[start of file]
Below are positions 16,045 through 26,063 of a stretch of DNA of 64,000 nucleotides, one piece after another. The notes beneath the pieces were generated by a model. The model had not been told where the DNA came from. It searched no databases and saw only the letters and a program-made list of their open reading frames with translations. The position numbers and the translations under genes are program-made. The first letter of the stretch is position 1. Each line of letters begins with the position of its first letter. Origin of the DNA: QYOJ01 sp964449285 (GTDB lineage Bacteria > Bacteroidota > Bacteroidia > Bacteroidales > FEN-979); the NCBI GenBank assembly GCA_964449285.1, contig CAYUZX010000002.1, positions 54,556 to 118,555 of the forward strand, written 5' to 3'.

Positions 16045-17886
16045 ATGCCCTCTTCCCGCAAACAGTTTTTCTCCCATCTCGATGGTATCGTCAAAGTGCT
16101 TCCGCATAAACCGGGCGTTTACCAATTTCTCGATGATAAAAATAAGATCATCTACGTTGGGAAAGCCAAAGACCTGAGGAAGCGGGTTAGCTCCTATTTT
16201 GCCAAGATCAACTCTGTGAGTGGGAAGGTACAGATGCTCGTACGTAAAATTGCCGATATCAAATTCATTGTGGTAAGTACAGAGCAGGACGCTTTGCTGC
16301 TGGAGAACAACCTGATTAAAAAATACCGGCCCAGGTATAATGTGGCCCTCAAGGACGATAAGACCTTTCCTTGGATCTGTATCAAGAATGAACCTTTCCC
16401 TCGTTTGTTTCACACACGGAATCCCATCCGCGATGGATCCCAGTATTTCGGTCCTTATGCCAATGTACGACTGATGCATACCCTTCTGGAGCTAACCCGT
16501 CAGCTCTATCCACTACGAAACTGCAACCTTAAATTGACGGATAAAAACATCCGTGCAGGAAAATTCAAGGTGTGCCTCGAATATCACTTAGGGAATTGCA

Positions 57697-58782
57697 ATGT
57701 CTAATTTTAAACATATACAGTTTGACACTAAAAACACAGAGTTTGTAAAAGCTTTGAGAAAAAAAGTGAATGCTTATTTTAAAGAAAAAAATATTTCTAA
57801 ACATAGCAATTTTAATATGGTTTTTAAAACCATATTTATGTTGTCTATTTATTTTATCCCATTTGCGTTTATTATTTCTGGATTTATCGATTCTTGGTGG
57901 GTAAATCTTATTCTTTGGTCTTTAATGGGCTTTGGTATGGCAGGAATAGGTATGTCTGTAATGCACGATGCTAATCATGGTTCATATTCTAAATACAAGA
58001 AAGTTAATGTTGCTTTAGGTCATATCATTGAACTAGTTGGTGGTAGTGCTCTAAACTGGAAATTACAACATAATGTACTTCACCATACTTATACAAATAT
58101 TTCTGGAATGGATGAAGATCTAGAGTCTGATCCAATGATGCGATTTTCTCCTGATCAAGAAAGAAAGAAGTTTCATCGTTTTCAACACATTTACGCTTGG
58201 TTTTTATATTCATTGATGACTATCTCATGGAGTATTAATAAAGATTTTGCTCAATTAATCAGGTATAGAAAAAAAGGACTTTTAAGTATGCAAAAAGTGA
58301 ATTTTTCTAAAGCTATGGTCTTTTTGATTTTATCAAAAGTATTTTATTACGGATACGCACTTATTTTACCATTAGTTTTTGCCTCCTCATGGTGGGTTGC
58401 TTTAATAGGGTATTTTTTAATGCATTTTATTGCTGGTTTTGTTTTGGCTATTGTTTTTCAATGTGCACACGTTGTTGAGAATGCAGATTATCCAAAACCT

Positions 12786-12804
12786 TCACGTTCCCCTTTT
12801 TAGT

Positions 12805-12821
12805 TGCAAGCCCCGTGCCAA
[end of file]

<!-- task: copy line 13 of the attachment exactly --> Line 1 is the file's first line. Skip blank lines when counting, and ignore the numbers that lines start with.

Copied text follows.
57901 GTAAATCTTATTCTTTGGTCTTTAATGGGCTTTGGTATGGCAGGAATAGGTATGTCTGTAATGCACGATGCTAATCATGGTTCATATTCTAAATACAAGA